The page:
Thursday, August 13, 2009

County Fair

Last weekend was County Fair, which, for us, serves as the culmination of the 4H year. One is provided a different perspective when working "behind the scenes" at these events. The sheer number of volunteer hours that go into operating one of these shows is staggering. Getting people to volunteer is a continuing problem, and, typically, 10% of us do 90% of the work. While it grates on my nerves at times to see the usual supsects sitting on their duffs, you won't hear me complain. I truly enjoy working these shows, and, having proven myself a reliable volunteer, I get the better jobs, as will be seen later.

The days started early, with horses being fed at 6am. Once the horses had eaten, activity picked up in earnest. Horses were cleaned of whatever substance they had rolled in during the night, and thoroughly groomed, so as to look their best. The more spirited horses were lunged or ridden in the practice arena to take the edge off. With DN2 & DN3 showing horses in Western and English performance, Mrs. BR stayed busy helping with hair, makeup and show clothes, while I worked to prep the arena for the days events. This involved dragging the arena, erecting the barricades, chalking, as well as setting up trail, jumping, and dressage courses.

Mother Nature was on our side, with the skies overcast with temperatures in the upper 60's and lower 70's. Perfect show weather.

This years judges were unusually tough. Results, across the board, were not up to the standards that had been experienced throughout the show season. This resulted in no small amount of controversy, but in the end, judging is subjective, and the placings were fairly consistent from class to class.

This is DN2's last season. She and the other graduating Seniors were presented with their Belt Buckles (rather fancy ones, I might add), and formally recognized during Senior Recognition. She is also an alternate for the State Team. She went to State Fair last year, so, having "been there, done that", she isn't too disappointed. Due to cuts in the State Fair, the number of riders permitted this year is smaller, by half. And we will be taking them to the Central Washington Fair, in October, which, if given the choice, is the fair they would rather attend.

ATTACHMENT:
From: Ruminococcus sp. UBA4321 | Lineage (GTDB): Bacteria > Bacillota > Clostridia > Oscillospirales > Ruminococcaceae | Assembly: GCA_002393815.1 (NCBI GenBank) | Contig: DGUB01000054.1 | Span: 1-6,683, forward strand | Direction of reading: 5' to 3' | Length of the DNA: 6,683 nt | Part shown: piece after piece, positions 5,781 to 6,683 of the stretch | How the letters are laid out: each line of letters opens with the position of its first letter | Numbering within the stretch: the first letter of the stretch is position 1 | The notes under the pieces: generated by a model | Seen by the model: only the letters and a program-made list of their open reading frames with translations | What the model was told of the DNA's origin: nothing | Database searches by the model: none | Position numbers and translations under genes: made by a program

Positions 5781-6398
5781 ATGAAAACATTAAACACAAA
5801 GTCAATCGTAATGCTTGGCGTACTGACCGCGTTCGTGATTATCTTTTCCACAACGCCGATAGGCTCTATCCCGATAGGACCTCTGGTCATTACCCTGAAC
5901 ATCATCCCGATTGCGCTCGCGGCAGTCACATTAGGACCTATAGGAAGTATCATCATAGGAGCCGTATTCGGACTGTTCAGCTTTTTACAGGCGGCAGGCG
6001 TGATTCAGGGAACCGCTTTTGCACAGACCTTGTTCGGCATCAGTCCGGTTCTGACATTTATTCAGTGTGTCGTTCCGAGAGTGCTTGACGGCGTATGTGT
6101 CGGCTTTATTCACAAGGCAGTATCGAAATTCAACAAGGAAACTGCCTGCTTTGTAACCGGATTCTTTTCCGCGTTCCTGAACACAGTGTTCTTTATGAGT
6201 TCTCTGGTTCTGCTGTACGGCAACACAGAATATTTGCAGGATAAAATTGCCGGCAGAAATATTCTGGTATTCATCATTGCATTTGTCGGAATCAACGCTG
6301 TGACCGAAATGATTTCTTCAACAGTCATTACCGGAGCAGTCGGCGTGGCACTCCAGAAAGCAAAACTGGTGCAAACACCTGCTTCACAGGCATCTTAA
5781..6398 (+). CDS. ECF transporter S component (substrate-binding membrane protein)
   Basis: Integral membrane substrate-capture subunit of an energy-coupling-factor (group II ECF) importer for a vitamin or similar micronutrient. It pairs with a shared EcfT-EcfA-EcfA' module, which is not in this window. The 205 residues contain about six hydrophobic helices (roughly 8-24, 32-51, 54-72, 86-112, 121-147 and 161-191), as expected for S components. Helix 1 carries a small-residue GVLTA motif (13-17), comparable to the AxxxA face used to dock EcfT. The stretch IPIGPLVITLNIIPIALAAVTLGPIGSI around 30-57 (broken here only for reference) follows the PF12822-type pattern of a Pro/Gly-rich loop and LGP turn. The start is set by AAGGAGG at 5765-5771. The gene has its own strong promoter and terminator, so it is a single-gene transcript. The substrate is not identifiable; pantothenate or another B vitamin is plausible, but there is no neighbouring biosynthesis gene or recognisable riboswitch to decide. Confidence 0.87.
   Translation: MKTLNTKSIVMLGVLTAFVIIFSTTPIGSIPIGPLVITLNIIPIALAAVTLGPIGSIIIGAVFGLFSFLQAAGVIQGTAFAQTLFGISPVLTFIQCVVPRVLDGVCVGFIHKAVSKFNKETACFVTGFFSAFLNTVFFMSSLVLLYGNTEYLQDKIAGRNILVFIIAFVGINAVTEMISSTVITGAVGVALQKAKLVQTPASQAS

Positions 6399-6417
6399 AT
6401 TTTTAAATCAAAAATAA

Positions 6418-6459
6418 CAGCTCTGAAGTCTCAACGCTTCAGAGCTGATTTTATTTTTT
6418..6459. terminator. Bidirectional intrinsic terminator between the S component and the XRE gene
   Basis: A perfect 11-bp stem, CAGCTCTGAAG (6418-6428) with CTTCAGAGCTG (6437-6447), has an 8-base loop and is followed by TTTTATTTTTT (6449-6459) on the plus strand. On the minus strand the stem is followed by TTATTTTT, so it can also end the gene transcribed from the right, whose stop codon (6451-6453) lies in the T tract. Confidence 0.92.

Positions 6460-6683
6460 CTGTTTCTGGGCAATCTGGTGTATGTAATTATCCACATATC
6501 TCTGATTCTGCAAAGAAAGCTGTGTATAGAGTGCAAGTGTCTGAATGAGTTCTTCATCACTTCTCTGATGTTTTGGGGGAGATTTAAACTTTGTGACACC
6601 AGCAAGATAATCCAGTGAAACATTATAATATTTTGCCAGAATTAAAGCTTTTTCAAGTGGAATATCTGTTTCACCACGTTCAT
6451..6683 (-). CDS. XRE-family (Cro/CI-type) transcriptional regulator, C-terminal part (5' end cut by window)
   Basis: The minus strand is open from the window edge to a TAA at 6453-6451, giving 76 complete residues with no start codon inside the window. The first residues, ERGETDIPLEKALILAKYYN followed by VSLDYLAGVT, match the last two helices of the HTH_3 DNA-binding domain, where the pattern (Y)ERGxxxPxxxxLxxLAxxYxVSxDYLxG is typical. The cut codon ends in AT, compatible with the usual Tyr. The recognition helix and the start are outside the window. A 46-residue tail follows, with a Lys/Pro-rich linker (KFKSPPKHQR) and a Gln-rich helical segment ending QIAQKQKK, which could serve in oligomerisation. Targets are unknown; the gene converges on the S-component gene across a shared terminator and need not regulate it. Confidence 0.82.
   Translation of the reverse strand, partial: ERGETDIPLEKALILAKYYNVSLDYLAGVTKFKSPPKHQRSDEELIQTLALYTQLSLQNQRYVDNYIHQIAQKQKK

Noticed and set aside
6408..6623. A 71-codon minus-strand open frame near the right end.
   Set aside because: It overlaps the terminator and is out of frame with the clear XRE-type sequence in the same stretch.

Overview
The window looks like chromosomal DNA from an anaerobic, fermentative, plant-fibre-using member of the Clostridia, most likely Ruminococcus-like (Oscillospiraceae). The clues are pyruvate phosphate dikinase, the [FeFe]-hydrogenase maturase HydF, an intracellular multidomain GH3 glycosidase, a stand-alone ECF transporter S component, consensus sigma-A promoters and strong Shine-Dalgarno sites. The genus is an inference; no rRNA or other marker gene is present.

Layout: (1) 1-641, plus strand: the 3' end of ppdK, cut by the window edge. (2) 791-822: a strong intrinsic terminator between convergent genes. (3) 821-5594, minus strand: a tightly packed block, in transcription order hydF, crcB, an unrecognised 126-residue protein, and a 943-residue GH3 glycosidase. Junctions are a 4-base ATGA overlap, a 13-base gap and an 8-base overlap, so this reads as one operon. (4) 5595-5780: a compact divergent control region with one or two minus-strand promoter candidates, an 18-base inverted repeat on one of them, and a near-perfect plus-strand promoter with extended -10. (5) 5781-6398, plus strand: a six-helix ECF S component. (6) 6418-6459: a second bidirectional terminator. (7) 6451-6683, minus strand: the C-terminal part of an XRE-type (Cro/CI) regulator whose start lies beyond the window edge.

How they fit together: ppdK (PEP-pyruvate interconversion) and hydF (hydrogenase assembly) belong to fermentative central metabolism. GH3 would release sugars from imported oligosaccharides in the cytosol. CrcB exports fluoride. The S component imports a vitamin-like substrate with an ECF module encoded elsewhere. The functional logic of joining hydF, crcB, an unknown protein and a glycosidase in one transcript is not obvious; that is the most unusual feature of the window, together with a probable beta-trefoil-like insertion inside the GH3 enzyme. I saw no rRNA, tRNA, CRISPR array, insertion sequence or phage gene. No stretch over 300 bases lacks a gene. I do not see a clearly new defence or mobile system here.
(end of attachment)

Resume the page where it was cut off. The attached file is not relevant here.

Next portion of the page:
Western Equitation Class awaiting placings:


The best looking riders out there:


And, lest you think only the kids get to have fun at the fair, here is yours truly keeping the road apple pile at bay:


I knew playing with those Tonka trucks when I was a kid would eventually pay off.

Sunday afternoon, everyone gathered for the Awards Ceremony. With several of the presenters being a tad long winded, this event began to get a little long in the tooth, but after two hours, mercifully it came to and end. Which led to the mad dash to clear the barns. Decorations were taken down, stalls cleaned, tack packed up, and horses trailered. Finally, barn checks completed, vowing never to eat fair food again, we headed for home.

I think it was Wednesday before we fully recovered...

7 comments:

Ann from Montana said...

Your girls on their horses are lovely!

And what boy-guy-man can resist a RED tractor!!!

Bag Blog said...

We used to do the county fair in Springer, NM to end our 4H year. My kids did not ride English, but did do all the western pleasure type stuff. Sometimes we took a tent to Springer and camped out on the rodeo grounds - what fun! My kids also did a few events with the high school rodeo association - sometimes I liked it better because the events were timed rather than judged - just a lot less controversy.

Buck said...

Good on ya for your volunteer work, BR... and good on your daughters for their work, too!

Thanks for the peek into the "back side" of fairs. We have an annual Ag Expo here in P-Ville that I like to attend... it's local events such as these that convince me that America is indeed alive and well. Sometimes we can lose our perspective and it's GOOD to get it back.

Christina LMT said...

Nice recap, Buckskins Rule! I love the pics, and you look positively blissful driving the tractor/dumptruck around.

Daphne said...

I've always wanted to drive a front loader - you have all the fun, my friend.

Buckskins Rule said...

Ann & Christina: They certainly didn't have to twist my arm to get me to drive the tractor. It could only have been better if the tractor had been GREEN.

Lou: The timed events definitely take the subjectivity away. Either you did or didn't. Plus they are more fun to watch.

Buck: Yes, America is alive and well, despite what some would like us to believe.

Daphne: I've realized that life is what you make it. So, yes, I'm having fun. Maybe this is wrong, but I consider it my just due after 21 not so fun years in the Navy.

Anonymous said...

They are lovely aren't they? I gave him the choice of hair and makeup or the volunteer end of it. Every time I found someone I knew at fair they would tell me they saw my husband driving a tractor! One guy said "how did he get that job?" and I just laughed! I guess we were lucky he saw any of their classes! What a good daddy!